Security researchers at Forcepoint have detected banking trojan Trickbot targeting crypto-currencies. The attack begins with an email from the Canadian Imperial Bank of Commerce (CIBC). The email tells the user that they have a personal/confidential message. The message comes as a Microsoft Word attachment.
Interestingly the user is told they must be connected to the Internet in order to view the secure email.
The email contains several links that appear to point back to CIBC.com, which is the correct domain for the bank. However, the email address from which the email is sent uses the .ml top level domain extension. This is the extension for Mali. While it is not necessarily reasonable to expect all users to know this, the fact that it doesn’t come from the same domain as owned by the bank should be an alert.
This is also something that should be picked up by any security software used by the email system. At the very least it should result in the email being tagged as spam. The attachment should also be quarantined as suspicious.
Forcepoint has detected over 8,600 emails targeted primarily at the UK, Canada and France. The researchers say, however, that the majority of the recipients work at .com domains. That means that the attackers are after users in organisations that are not using local TLDs such as .co.uk, .fr and .ca.
How is Trickbot installed?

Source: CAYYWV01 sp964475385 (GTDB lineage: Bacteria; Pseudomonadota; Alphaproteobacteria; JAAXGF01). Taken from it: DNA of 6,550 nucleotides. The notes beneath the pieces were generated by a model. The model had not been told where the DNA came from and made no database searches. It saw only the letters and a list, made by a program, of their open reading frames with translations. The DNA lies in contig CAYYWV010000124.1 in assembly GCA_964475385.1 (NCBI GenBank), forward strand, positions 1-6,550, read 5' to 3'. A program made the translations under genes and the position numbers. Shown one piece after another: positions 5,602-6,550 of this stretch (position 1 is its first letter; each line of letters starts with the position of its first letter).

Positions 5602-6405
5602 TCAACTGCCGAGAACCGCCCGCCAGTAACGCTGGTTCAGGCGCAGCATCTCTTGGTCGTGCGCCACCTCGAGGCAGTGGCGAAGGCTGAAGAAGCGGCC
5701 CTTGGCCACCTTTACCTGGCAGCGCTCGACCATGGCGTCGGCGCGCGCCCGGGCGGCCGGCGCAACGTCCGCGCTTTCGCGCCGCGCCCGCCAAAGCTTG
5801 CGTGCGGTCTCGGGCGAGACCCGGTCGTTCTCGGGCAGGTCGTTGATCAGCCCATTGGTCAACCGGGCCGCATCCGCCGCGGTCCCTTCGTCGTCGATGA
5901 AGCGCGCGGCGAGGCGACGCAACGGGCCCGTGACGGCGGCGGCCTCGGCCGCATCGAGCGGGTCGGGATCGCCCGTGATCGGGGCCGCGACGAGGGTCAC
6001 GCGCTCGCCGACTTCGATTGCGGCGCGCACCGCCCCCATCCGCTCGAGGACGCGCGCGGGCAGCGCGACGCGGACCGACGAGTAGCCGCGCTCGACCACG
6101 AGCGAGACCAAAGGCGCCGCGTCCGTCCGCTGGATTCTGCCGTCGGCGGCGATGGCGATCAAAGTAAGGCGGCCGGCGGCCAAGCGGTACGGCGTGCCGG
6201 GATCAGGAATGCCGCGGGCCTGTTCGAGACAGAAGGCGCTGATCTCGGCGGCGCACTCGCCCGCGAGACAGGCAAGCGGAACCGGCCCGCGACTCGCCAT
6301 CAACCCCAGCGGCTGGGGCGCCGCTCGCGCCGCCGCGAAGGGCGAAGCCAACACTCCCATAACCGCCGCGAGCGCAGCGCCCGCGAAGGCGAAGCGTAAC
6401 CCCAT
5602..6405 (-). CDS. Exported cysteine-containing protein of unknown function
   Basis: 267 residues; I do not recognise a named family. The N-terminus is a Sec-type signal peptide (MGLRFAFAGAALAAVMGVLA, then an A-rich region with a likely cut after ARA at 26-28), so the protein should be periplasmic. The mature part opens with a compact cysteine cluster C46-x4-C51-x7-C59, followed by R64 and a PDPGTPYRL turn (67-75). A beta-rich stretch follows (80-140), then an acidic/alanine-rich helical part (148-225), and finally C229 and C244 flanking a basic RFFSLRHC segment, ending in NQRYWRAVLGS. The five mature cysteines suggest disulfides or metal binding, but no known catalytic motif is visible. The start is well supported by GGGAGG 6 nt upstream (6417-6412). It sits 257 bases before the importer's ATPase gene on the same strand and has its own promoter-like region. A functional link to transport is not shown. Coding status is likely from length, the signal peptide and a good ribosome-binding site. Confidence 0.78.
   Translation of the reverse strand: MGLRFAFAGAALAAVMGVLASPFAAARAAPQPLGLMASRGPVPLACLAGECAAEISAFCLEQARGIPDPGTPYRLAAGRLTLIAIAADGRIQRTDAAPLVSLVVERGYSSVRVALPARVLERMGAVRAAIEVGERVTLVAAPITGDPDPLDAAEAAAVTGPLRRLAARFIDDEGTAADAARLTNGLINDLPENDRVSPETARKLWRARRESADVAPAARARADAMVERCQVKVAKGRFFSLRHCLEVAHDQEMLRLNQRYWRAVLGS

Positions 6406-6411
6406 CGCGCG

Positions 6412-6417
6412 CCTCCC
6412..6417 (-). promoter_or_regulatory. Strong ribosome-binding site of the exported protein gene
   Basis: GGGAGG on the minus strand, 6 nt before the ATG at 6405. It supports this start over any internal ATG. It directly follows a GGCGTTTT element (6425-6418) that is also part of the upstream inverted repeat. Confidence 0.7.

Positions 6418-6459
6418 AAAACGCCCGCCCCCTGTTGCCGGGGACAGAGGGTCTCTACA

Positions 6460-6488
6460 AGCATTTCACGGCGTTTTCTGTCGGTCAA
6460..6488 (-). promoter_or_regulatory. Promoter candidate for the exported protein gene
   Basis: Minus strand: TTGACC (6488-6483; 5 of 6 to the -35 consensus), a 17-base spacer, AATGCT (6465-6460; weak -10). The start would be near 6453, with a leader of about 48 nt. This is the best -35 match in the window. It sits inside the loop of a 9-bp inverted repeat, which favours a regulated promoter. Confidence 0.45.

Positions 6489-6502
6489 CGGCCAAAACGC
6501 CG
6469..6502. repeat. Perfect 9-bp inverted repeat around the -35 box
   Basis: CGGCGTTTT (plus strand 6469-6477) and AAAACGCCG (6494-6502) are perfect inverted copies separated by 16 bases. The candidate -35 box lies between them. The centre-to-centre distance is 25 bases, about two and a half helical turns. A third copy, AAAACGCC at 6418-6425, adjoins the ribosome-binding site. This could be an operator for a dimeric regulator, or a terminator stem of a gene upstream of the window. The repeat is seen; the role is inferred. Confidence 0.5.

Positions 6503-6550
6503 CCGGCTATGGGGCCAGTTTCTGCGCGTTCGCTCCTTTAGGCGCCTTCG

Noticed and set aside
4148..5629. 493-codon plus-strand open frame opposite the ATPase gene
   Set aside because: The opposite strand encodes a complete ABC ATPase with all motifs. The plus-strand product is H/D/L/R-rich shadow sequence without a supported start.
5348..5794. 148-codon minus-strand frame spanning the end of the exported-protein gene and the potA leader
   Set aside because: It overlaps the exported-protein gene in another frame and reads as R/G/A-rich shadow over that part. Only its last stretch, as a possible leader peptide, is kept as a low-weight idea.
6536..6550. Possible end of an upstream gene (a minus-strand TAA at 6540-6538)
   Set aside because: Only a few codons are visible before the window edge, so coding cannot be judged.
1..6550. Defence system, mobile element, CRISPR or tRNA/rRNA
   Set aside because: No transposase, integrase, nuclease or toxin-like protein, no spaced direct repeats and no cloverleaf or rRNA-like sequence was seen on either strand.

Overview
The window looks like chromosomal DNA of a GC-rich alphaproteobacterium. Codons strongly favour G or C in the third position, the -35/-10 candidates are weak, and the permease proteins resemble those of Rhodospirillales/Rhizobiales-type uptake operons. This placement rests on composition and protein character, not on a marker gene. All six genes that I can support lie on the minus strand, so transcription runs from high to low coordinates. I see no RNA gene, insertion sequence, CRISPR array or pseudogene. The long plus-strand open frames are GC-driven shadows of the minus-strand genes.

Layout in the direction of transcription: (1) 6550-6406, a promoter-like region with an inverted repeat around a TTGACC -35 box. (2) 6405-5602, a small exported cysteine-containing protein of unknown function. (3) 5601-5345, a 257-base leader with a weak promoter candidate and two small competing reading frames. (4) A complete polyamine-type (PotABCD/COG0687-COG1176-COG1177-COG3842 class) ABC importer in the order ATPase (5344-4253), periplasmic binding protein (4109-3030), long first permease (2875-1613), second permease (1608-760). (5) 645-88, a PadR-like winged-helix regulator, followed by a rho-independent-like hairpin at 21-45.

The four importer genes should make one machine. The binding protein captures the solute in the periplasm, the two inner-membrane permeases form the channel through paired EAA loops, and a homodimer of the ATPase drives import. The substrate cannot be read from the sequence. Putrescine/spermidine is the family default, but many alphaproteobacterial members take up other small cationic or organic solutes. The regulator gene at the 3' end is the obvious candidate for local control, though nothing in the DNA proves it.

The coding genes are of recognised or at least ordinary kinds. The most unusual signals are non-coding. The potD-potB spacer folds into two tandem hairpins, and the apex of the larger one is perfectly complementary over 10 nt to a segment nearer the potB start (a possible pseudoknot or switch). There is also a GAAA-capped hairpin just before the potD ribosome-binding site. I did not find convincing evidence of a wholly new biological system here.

The document attached to the email contains a macro downloader. This is why the user is told be only open it when online. The downloader connects to the command and control (C&C) server and brings down the Trickbot malware.
Once installed, Trickbot downloads a set of modules that it uses to carry out attacks. If this version of the malware is built on the code detected in July by Malwarebytes, it also contains a worm. That code allows the trojan to seek other systems.
In the version detected by Forcepoint the configuration files are identical to all the previous versions with one exception. That is the addition of Coinbase as a target. Coinbase is a cryptocurrency exchange allowing users to trade bitcoin, ethereum and litecoin. It appears that the attackers are looking to access users crypto wallets and steal their currencies.
What does this mean?
This is just one of several attacks against cryptocurrencies that has been seen in recent weeks. The continued high value of cryptocurrencies makes it profitable for cybercriminals to start targeting. They will also be hoping that the pseudo anonymity of the currencies will provide them with the ability to steal and spend quickly.
However, if users track their currency IDs carefully, they should be able to do some tracking over where the cryptocurrencies are being moved. This is a technique that has been used to track bitcoins paid as a result of recent ransomware attack.
Many of the recipients of the email will not have had dealings with CIBC. As a result, there is no reason for them to open the email. This is a very simple step that can often defeat a lot of attacks.